If we realize these three key things, and merely sit quietly, wherever and whenever we are, not so much meditating on these realities as accepting and absorbing them, then we are truly at prayer. Such silent prayer has a long pedigree in Orthodoxy, with its embrace of hesychastic prayer, the contemplation of God, usually tied to repetition of the Jesus Prayer, in very rare cases leading to immersion in the Light of Tabor. This is not to say we should not also pray more formal prayers. “All spoken, whispered, or chanted prayers are a prelude to this prayer of silence. . . . If we sing or chant the given prayers, this is first of all a way of replacing the lonely, isolating chatter in our heads with words shared by the Church, our ancient fellowship of love; it is, secondly, a way to transform our hearts into thrones of radiant silence, the life-affirming words replacing agitation with stillness, craving with patience, hatred with love, integrating us more and more fully with the great, living silence of the Cosmic Liturgy all around us.”
Pardun recommends praying outside if possible, oriented toward the East, and chanting or singing the prayers, and a variety of other practices, all toward actual performance of wakefulness, surrender, and unity of breath. (He would also have us pray barefoot, which sounds very hippie, but actually makes sense, at least if you don’t live in San Francisco.) “If we, with God’s help, honor these daily and weekly and yearly cycles of praise and thanksgiving in a simple, childlike way, cultivating the Sabbath of the heart and joining our voices to the voices of the Cosmic Liturgy all around us, then our human bodies—even if poor, hungry, and shabbily dressed—will become the True Temple of the Living God, as radiant as Yeshua’s lilies, and more beautiful and more everlasting, by God’s mercy, than any manmade temples of stone.”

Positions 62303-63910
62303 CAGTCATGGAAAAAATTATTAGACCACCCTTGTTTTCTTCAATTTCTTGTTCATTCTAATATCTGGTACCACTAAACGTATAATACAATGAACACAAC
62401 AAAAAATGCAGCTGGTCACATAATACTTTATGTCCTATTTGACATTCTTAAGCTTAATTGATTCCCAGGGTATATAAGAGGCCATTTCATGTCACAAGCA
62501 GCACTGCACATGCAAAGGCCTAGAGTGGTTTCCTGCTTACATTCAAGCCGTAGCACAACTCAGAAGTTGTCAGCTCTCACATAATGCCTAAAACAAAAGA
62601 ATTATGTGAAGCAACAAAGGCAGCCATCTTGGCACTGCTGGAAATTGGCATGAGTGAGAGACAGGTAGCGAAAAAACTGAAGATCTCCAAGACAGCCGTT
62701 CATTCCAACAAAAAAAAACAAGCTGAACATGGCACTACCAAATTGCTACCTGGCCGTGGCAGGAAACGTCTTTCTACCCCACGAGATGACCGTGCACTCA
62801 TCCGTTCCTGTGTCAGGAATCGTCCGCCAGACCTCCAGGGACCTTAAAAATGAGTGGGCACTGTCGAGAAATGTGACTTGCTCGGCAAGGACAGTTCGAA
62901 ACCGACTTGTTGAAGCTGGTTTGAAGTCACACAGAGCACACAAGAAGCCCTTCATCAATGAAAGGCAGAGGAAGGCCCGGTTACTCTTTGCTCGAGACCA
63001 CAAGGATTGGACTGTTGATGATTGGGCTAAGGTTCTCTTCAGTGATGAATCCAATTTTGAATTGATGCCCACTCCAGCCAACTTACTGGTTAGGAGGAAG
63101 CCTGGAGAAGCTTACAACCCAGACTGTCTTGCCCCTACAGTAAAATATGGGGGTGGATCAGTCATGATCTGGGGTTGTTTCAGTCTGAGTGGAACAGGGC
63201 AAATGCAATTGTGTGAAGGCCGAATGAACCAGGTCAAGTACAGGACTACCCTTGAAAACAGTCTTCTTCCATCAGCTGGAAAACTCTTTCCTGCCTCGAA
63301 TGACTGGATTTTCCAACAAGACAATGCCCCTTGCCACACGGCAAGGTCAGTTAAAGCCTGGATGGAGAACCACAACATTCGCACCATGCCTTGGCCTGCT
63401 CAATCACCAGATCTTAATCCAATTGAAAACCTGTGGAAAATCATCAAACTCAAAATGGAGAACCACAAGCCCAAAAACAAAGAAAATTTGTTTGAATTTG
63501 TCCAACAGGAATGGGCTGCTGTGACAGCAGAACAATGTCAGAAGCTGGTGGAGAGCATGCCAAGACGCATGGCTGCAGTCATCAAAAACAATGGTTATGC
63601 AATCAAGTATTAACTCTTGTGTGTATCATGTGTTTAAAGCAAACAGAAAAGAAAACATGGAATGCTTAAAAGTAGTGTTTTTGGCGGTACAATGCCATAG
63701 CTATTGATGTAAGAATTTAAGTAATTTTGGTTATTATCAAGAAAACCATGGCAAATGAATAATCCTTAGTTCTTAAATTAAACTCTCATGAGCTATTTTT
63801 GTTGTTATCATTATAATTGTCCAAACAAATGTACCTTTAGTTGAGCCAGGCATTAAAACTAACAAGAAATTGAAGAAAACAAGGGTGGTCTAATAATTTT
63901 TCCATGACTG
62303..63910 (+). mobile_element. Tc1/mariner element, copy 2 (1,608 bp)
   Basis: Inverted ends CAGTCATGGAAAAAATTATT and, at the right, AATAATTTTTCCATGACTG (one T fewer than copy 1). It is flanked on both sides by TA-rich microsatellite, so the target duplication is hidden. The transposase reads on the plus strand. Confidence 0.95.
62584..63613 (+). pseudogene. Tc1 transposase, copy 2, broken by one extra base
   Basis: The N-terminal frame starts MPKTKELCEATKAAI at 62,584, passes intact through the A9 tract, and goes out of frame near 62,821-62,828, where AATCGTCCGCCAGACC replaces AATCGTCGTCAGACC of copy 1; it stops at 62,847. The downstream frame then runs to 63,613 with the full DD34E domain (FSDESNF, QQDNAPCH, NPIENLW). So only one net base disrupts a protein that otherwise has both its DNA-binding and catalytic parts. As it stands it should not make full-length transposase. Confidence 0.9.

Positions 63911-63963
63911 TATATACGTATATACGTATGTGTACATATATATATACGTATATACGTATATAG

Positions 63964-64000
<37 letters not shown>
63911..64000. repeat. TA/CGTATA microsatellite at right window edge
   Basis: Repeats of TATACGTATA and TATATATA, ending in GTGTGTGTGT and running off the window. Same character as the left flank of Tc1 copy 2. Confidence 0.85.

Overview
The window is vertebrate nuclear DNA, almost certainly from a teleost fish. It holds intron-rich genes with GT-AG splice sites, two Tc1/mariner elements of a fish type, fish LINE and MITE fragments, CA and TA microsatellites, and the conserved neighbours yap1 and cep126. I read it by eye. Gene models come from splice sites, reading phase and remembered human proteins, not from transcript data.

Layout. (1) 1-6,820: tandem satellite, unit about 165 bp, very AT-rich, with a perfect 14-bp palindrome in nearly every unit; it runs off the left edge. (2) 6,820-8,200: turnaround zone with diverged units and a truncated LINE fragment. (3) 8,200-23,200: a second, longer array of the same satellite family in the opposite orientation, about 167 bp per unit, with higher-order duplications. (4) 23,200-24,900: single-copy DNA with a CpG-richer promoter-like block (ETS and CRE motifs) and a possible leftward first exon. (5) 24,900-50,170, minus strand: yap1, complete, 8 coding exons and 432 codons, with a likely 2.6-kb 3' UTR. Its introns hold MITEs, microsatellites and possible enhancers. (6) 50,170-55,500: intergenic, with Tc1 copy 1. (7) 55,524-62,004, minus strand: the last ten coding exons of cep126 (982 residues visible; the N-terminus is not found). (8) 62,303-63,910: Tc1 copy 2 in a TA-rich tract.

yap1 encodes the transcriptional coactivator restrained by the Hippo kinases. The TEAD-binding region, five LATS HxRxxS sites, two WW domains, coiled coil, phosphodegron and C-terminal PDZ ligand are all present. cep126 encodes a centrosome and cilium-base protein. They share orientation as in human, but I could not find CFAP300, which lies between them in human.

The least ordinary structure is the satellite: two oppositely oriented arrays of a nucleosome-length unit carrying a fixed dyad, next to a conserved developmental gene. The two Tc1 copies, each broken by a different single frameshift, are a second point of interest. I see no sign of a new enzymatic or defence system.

The second essay, “Living Images of the Living God,” is hard to boil down, but essentially revolves around iconography, a fundamental part of Orthodoxy. For Pardun, the Hebrew Scriptures are of great importance, not just the Psalms, and in opposition to the idols of stone of ancient Israel’s contemporaries, he draws a line from the vision of Eden, to the Orthodox forest churches of Ethiopia, and to Saint Seraphim of Sarov, venerating an icon of the Theotokos, the Mother of God, in the forest with a wild bear by his side. “Thus, sacred space in the Hebraic vision of life is first of all not a temple of stone, but Eden, a Living Garden planted by the hand of God. And thus, the calling of mankind as the kings and priests of God is first of all not the construction of stone temples and the orchestration of liturgies within them, but care for the wild things of Earth and the celebration of the Cosmic Liturgy with the birds and clouds and stars, and the walia ibexes and leaping dolphins. . . . [A]ll of these images, daisychained to one another by mutual participation, are transformations of the inner life of God into the outer life of all things. . . . Thus, to live the Edenic life is not simply to ‘go back to nature’ . . . but to dwell in nature like a priest does in sacred space, praising God like the birds and the trees do, cleansing the heart of all thoughts, the mind of all fear and egotistical craving, so that one can see and hear and smell and touch and taste God in all things.”